Pastor at Bill Hybels’ megachurch was sent up the “creek” for naughty stuff

Posted: February 27, 2009 in Denominational Fun, Keep it real, On Your Wall, Spin Doctor, Televised Theology and Toiletries, WWJD
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Here’s an interesting scenario for you: There’s a seeker-sensitive megachurch, let’s call it WILLOW CREEK (yeah, I know, cryptic). They preach serving and compassion. They claim to love God, yet they are acting like most churches their size and dining on their young.

Case in point: Pastor Steve Wu recently “resigned” after he admitted to sexual impurity.

“He admitted to sexual impurity and has taken full responsibility for his sin,” the statement said. No other specifics or details have been revealed by church officials. What happens next with Wu is not clear either, but the statement said Wu “has expressed a desire to participate in a restoration process. We would ask you to pray diligently for Steve in these difficult days.”

Yeah, that’s sweet. Um, about that though:

  1. Yeah, not in megachurches. The money works though.

    Yeah, not in megachurches. The money works though.

    Doesn’t this dude get some sort of “get out of jail free” card for ADMITTING to this “impurity”?! I mean, it’s not like he was the pastor of this gigachurch who invited Bill Clinton to discuss his own impurities before the entire congregation. Sure, that’s hypocritical, but moreover, it contradicts being “compassionate,” doesn’t it? He didn’t have to tell the “sensitive” clerics at Willow Creek.

  2. It’s not a crime to be “impure” these days. Anyone watched TBN lately? I’m sorry, I meant to say network news. (It’s one in the same these days, right?) There are impure cats proselyting daily – they’re called HUMANS! Only Jesus is pure, but they would know that if these tools would stop seeking butts in seats, and start seeking the Bibles left in those seats.
  3. Just what did this guy do? Have a bad dream? Hit on someone’s daughter? Aren’t our standards a little high when a church kicks a guy out in the street for being… well, like the rest of the folk in that church?!
  4. What happened to “serving a God of the second chance”? Where did all that mercy and grace go I hear about every Sunday at my church? Does the Holy Spirit have to stop for cab fare before he makes the trek to Illinois? No thought of deliverance. No chance for prayer. And certainly no thought of the economy… oh, well I read the statement. Sorry. You covered your bases with that sage PR.

At least Steve Wu will be held in fond memory given all the many great things he did there.

Records of Wu have been removed from the church’s website.

Ah, well maybe not. So, after a minor crime and a real admission, dude was convicted, and then they rocked the Caesar on this guy. Et tu, Hybels? Stay classy… brother. Sigh.

  1. sara says:

    I don’t go to large churches. They seem to lose track of what they are suppose to do. I will only go to a church that goes strictly by the entire Bible. …not by bits and pieces of the Bible.

  2. jskern says:

    Hmmm…sorry, but I think in an effort to be cool and snappy, you just come off sounding shallow and sarcastic…and very unclear.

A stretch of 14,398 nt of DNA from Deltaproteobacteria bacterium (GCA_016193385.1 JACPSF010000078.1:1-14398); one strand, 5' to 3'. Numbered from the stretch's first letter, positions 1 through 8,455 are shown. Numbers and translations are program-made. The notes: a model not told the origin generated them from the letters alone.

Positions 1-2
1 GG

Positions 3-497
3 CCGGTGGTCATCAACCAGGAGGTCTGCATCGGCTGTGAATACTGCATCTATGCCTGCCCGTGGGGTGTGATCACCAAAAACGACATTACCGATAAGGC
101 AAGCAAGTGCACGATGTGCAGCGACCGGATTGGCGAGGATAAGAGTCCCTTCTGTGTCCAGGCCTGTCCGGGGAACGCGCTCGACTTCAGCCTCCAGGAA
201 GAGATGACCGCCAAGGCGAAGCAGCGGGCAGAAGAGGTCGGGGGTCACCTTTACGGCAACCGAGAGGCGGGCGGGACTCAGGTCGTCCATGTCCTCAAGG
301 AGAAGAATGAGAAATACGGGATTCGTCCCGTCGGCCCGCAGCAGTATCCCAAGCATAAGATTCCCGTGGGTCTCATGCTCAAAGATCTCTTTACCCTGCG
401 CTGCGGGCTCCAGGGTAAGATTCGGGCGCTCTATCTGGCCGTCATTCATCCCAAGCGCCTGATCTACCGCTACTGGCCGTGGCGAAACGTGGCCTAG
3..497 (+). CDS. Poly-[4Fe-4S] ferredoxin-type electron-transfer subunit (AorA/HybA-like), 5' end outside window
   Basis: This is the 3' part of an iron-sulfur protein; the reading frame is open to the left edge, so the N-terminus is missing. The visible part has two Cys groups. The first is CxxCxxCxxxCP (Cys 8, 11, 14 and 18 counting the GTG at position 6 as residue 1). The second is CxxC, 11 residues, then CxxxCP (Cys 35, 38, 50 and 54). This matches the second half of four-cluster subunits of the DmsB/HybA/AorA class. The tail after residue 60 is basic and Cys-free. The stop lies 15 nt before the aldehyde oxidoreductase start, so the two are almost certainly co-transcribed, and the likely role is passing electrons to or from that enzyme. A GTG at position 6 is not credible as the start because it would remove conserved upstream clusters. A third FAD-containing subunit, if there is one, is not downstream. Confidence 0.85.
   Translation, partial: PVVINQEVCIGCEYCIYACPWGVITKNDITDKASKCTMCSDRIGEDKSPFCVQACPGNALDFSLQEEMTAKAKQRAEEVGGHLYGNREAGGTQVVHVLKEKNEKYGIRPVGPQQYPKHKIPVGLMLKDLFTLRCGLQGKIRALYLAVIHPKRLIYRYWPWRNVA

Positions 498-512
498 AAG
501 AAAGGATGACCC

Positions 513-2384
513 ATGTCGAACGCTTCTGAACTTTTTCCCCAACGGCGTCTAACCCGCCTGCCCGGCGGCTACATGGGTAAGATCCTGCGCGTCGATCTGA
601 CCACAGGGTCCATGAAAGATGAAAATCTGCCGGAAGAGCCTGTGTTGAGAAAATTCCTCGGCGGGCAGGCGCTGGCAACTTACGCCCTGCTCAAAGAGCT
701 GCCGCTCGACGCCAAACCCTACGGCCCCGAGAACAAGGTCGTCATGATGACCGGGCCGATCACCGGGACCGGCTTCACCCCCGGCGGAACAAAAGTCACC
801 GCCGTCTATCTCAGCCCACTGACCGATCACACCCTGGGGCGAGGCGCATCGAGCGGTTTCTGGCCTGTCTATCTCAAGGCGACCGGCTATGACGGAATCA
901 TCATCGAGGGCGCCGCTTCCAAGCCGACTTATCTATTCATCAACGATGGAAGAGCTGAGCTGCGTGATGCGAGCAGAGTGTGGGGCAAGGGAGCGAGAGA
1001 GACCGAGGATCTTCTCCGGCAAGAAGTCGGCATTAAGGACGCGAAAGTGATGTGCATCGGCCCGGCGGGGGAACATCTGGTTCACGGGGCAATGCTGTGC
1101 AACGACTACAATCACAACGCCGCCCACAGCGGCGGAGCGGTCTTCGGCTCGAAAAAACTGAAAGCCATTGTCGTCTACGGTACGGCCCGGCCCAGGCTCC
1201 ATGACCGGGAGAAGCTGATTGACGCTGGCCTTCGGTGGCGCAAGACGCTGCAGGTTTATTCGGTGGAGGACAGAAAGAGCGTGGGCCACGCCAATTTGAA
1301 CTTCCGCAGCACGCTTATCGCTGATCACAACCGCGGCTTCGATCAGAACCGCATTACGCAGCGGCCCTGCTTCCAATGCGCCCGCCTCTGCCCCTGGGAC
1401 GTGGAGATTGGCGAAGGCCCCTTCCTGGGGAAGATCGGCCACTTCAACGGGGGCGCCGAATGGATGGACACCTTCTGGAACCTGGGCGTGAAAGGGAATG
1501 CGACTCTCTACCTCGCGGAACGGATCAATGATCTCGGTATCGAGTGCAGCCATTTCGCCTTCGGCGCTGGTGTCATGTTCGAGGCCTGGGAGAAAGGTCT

As for Wu, well, sin is sin, whether in deed or in thought. Looking at porn is evidence he lacks discipline (Titus 1:8) and possibly has an “unclean spirit” residing in his body. And sure, lust happens, we are all tempted of Satan, but sating that lust is an act of the will, ergo a sin. Using an employer’s PC to do so is both immoral and unethical. Yeah, he should be removed, prayed over and watched closely to see that his repentance was genuine.

    May the Love of Christ fill every heart.


    • hiscrivener says:

      Ah, well. I’m a lot deeper than I let on. It’s a defense mechanism. Sorry about that.

    • Jaycee says:

      Please…you sound ridiculous and have nerve to sign this stuff…May the Love of Christ…, yeah, what ever happened to the ‘love of Christ’ in this scenario? Exactly, what did SW do to deserve getting kicked to the curb? WWJD

  3. Yeah I think if his sin was looking at porn, and he confessed it – then they should have offered grace, counseling, and accountability. If it continued to be an ongoing problem or devolved into a physical encounter – then removal.

    I am curious did he resign or was he asked to resign? There is a difference.

    • hiscrivener says:

      See, that’s the rub. If megachurches have anything these days, it’s PR. So suffice to say, Steve Wu uh, resigned… wink wink, nudge nudge, saynomore saynomore.

      Can you imagine the firestorm he is was actually fired for this? Ongoing issue or not, some folk prefer forgiveness and regimen over adding another unemployed to the world these days.

  4. hiscrivener says:

    Mr. Pugnacity,

    You know, if we were boys, living down the street from one another, I would so walk over to your house and ask you for a coke and smile at some sports bar to talk about this.

    I’m sorry if text doesn’t convey resonance. It’s a tender spot for me, because I can’t imagine the filth that has settled on the collars of preachers across this country; yet, those are the tools who sit in judgment over those of us who battle the same penance.